Conditions: Clear - normal visibility 

Supply: 10 rounds of ammo for defenders, 7 rounds for rebels.

Forces: The following are as accurate to the true numbers as I could manage. I suggest fielding these forces at ½ size, however. See “Game play” for instructions on when and how to populate the battlefield with these units):

560 pro-government forces face 230 revolutionaries.

PLM Forces:

-Outpost: Joe hill and 16 rebels

-163 infantry

-50 Cavalry

-2 trains

-wagon with 50pts ammunition

Government forces:  

-8th Battalion: Vega and 254 soldiers

-Fixed Company: First Captain Juan Lajero and 99 soldiers

-Machine Gun Company: Lieutenant Zarzosa and 17 soldiers

-Defenders of National Integrity: Martín Mendoza and 180 volunteers.

-train or wagon with 100pts ammunition


Before the game - 

Defenders may set up a small outpost on the eastern hill with the farm, with the Joe Hill group of 17. 

Defenders may set up 2 trains, one to remain behind to defend the town, the second loaded with 50 rebels from Infantry Group 1.

Defenders may place the 50 rebels of Infantry Group 2 within the town of Tijuana as a last line of defense.

Defenders may place the 25 riders of Cavalry Squadron 1 within the town or behind the train.

Attackers may place Martín Mendoza’s volunteer 1st Company of 50 militia on the southeast corner of the table. 

Attackers may place Lieutenant Vázquez’s 1st Company of 50 Federal Soldiers on the southwest corner of the table. 

10:00AM June 22, Attackers move first to commence round 1.

Beginning round 2 - both sides may attempt to field (with 4+ by the roll of a D6, per section per round) the following sections:


-Headquarters: Mosby and 12 rebels

-Cavalry Squadron 2: 25 riders

-Infantry Group 3: 50 rebels

-Wagon with 50pts ammunition


-8th Battalion Headquarters: Colonel Vega and 3 officers.

-2nd Company, 50 soldiers

-3rd Company, 50 soldiers

-4th Company, 50 soldiers

-Machine Gun Company HQ, Lieutenant Zarzosa and 4 officers, 4 machine guns with three crew each.

-Fixed Company - First Captain Juan Lajero

99 soldiers

-Defenders of National Integrity 

-Headquarters, 6 officers

-2nd Company, 50 soldiers

-3rd Company, 50 soldiers

-4th Company, 50 soldiers

-9th platoon, 20 soldiers

-Train or wagon with 100pts ammunition

Victory Conditions:

-The attackers win if they manage to A. enter the town of Tijuana with at least 50% of any section of their forces; B. destroy all rebels; or C. cause enough damage to convince the defending player to give up.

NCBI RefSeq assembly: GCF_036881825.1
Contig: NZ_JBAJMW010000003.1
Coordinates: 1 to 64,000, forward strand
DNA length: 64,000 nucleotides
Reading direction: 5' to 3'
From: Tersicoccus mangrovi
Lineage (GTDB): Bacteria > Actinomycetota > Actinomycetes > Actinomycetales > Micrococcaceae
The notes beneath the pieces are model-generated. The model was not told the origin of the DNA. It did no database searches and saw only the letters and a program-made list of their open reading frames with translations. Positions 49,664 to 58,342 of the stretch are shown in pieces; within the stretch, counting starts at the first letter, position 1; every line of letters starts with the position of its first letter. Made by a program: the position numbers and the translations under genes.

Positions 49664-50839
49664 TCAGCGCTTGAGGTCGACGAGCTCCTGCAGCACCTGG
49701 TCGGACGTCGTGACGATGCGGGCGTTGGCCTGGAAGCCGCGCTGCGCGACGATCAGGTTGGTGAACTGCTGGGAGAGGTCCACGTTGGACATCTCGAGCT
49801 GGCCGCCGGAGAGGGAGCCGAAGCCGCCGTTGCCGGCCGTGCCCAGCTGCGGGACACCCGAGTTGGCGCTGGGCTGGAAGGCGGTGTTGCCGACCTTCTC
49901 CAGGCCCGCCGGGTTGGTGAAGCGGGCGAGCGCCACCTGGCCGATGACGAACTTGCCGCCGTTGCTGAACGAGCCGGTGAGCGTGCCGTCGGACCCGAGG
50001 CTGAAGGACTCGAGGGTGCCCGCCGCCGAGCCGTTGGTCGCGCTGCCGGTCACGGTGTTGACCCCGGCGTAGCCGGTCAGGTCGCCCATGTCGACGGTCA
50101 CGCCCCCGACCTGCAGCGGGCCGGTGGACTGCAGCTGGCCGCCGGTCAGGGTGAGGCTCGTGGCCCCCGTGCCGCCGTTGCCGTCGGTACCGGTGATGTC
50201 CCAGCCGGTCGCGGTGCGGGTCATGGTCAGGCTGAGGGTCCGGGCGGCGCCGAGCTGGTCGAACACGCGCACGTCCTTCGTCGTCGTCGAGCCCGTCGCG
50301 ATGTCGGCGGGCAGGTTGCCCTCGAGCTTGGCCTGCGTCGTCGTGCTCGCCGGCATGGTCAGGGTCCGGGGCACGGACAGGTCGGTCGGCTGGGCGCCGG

-Defenders win if they can A. eliminate enough attackers to make a government victory impossible, or B. if they can capture or kill Colonel Vega while at least 50% of rebel forces remain.


-A Government victory here spells the end of the international involvement in the PLM insurrection, and the beginning of a great decline in the popularity of the Liberal Party. Indigenous and other Mexican workers and peasants would continue on a guerilla struggle in Northern Mexico for years to come, in the name of the PLM, but could no longer liberate any large territory. However, all of Ricardo Flores Magón’s predictions about the Madero government proved accurate. The reformist politician placated the conservatives, rather than solving the social issues which caused the revolution to begin with. Within two years, Madero would be assassinated, and the Mexican Revolution renewed with even greater fury and force, carrying forward the fight for Land and Liberty!

-A rebel victory would shock the world and reignite the Mexican Revolution, this time under the leadership of anarchist ideas and against the reformist capitalism of Madero. With Vega’s force--the largest yet seen in Baja California--crushed, the pathway to Ensenada lay open to the victorious Second Division of the Liberal Army of Baja California (theoretically). On the other hand, the political fallout would include renewed pushes from many sides for the involvement of the United States armed forces to protect the interests of international capitalists.

        (Photo: Rebel cavalry before the battle. GhostsinHistory)

Historical note: 

The battle began on the morning of June 22, when Mosby sent forward a scouting party to meet Vega’s column. At 9:30am, 17 rebels, including the famous IWW folk singer Joe Hill, climbed a hill south of town by the railway bridge over the river, and occupied the farm there.